Soup is the ultimate winter comfort food, and perfect for today’s Snowquester…although this storm was a bit of a disappointment for a Midwesterner. I have yet to encounter a living culture that does not include some sort of soup or stew in its repertoire. Whether it’s matzah ball, miso, or minestrone, soup is everywhere. What seems like an obvious dish today is actually part of a far more complex story of human evolution and movement.
Hot liquid with ingredients…should be obvious, right? Wrong.
While humans have used hot water to heat foods since the discovery of fire, boiling ingredients in the water to create soup did not begin until around 6000 B.C.E. with the development of waterproof and heat-tolerant containers (made out of clay). As the bowl pre-dated the spoon, the first soups were slurped, and most often shared among a group of people using the same bowl.
The word soup comes from soupe, the French version of the Latin word suppa, meaning “bread soaked in broth.” Interestingly enough, the Germanic sop is a piece of bread used to soak up soup or stew. Many of the cream and broth based soups that we know about today originated in France, where medieval restaurers, or street venders, sold inexpensive broths as medicine in shops called restaurants.
When we want soup for dinner, we generally do not need to reach any further than the kitchen shelf. Campbell’s soup story began in 1869 when fruit merchant Joseph Campbell and manufacturer Abraham Anderson launched a vegetable canning business. In 1897, Dr. Dr. John T. Dorrance joined the team and invented condensed soup. Campbell’s condensed soup became a household staple and even an icon in the 1960s thanks to artist Andy Warhol’s study on the red and white label.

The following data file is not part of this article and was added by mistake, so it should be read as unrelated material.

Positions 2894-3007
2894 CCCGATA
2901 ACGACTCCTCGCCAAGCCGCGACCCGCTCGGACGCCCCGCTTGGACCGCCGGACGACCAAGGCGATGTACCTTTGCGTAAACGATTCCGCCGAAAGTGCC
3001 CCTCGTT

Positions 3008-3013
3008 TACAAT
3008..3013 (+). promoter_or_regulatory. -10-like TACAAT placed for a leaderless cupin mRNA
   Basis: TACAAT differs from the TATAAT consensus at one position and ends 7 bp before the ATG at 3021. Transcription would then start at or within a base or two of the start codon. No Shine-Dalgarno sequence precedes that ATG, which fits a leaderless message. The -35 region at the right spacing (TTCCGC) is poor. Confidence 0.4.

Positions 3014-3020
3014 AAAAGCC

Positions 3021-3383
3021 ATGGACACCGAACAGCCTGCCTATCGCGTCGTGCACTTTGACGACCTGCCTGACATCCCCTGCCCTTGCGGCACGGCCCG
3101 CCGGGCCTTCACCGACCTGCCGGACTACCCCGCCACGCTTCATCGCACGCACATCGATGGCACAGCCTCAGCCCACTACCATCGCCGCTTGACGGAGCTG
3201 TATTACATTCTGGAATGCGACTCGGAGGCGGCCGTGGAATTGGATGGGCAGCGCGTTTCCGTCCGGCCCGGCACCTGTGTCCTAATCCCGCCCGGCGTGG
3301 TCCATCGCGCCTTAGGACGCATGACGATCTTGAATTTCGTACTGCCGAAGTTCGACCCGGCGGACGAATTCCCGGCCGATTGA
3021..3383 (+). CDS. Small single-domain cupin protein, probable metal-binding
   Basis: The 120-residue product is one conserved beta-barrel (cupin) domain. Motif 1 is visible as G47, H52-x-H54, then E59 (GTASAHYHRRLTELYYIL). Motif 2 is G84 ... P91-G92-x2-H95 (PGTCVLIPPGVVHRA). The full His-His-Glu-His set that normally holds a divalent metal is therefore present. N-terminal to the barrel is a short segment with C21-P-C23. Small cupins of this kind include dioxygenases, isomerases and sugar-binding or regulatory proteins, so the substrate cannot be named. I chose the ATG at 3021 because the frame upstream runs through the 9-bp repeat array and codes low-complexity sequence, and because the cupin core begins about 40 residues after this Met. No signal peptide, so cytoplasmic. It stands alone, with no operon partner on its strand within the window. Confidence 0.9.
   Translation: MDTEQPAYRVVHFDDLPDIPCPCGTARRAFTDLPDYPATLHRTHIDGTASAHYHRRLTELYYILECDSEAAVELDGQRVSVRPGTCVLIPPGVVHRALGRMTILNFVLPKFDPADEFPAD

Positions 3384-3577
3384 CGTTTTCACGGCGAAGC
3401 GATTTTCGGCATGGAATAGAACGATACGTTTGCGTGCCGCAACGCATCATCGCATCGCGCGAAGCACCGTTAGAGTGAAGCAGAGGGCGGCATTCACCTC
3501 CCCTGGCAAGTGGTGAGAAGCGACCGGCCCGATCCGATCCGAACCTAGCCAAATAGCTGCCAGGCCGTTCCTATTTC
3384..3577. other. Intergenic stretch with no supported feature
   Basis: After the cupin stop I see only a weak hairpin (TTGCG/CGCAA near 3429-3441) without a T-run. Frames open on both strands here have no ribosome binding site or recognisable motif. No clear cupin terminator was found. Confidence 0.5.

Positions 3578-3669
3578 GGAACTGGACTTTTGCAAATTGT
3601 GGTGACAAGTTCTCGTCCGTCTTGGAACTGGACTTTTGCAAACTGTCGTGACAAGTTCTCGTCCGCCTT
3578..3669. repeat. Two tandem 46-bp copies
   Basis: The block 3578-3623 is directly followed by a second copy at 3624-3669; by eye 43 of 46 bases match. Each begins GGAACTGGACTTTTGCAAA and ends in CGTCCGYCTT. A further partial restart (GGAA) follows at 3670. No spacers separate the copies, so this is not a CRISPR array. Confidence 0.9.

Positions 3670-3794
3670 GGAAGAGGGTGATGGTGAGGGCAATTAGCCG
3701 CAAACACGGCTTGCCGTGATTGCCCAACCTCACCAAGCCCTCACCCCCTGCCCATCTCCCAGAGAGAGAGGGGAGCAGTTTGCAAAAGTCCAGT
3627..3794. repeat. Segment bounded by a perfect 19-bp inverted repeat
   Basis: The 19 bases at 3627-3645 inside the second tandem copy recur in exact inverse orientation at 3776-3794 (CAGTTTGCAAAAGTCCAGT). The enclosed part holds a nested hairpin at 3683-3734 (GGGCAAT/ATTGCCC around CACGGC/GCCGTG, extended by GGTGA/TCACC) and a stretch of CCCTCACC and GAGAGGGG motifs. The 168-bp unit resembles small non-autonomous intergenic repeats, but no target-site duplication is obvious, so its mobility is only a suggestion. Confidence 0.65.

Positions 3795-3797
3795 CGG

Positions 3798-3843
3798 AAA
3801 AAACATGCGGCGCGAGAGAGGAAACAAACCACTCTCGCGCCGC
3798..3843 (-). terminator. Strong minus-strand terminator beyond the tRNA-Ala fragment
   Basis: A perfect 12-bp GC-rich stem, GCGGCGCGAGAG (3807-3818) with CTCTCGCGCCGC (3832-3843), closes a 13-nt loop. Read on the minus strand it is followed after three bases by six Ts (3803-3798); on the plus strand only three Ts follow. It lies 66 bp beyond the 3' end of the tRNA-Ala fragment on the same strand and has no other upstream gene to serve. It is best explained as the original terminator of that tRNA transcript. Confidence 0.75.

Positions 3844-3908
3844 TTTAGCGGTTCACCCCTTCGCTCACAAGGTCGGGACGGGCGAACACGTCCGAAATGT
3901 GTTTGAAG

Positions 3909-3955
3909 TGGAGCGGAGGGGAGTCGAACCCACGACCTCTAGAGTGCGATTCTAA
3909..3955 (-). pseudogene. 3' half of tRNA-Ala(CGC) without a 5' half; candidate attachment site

The invention of modern kitchen gadgets, such as the food processor and immersion blender has helped encourage a return to homemade soups. They do not have to be difficult, and are a great way to combine global flavors. Try out these recipes!
For further reading
Timeline of Campbell’s soup http://careers.campbellsoupcompany.com/who-we-are/campbell-story
This is my go-to when I want to use a variety of vegetables. If you don’t like an ingredient or don’t have it on hand, feel free to improvise! I very rarely make the same exact soup twice.
3 tablespoons olive oil
1 large onion, chopped
2 parsnips, chopped
1 large baking potato, chopped
2 carrots, chopped
1 stalk celery, chopped
3 cloves minced garlic
Salt and pepper to taste
6 cups vegetable stock or water (see note)
26 oz can whole tomatoes, chopped (use juice too)
1 rind from parmesan cheese (optional, save the cheese for grating on top of soup!)
1 teaspoon dried oregano
1/3 cup fresh parsley, chopped
3 cups chopped green of your choice (I used collard greens, but you could also try spinach, bok choy, mustard greens)
*Vegetable stock is readily available at most grocery stores, but making your own is cheaper and does not have to take long. I recommend this one.
Heat oil in a large pot and add onion, garlic, carrot, and celery. Cook for 5 minutes until onion is translucent. Add the carrots, parsnips, potato, and a little salt and pepper to taste. After two minutes, add the stock/water, tomatoes, oregano, and rind. Simmer for 15 minutes, stirring occasionally. Once veggies are softened, add the greens and parsley. Cook until greens wilt. Pour into bowls and serve with parmesan cheese and black pepper.
And of course, you need to have some sop to go with your soup. You could go out and buy a loaf, or…
Fast and Easy Whole Wheat Bread
1 2/3 cups low fat buttermilk
2 1/2 cups whole wheat flour
½ cup cornmeal
1 teaspoon salt
1 teaspoon baking powder
1/3 cup dark molasses
Mix dry ingredients in a large bowl. Stir molasses into buttermilk. Pour into dry ingredients and stir only until incorporated. Bake at 325 degrees in a greased 9×5 inch pan for 15 minutes. Serve warm with softened butter, honey, and (of course) soup.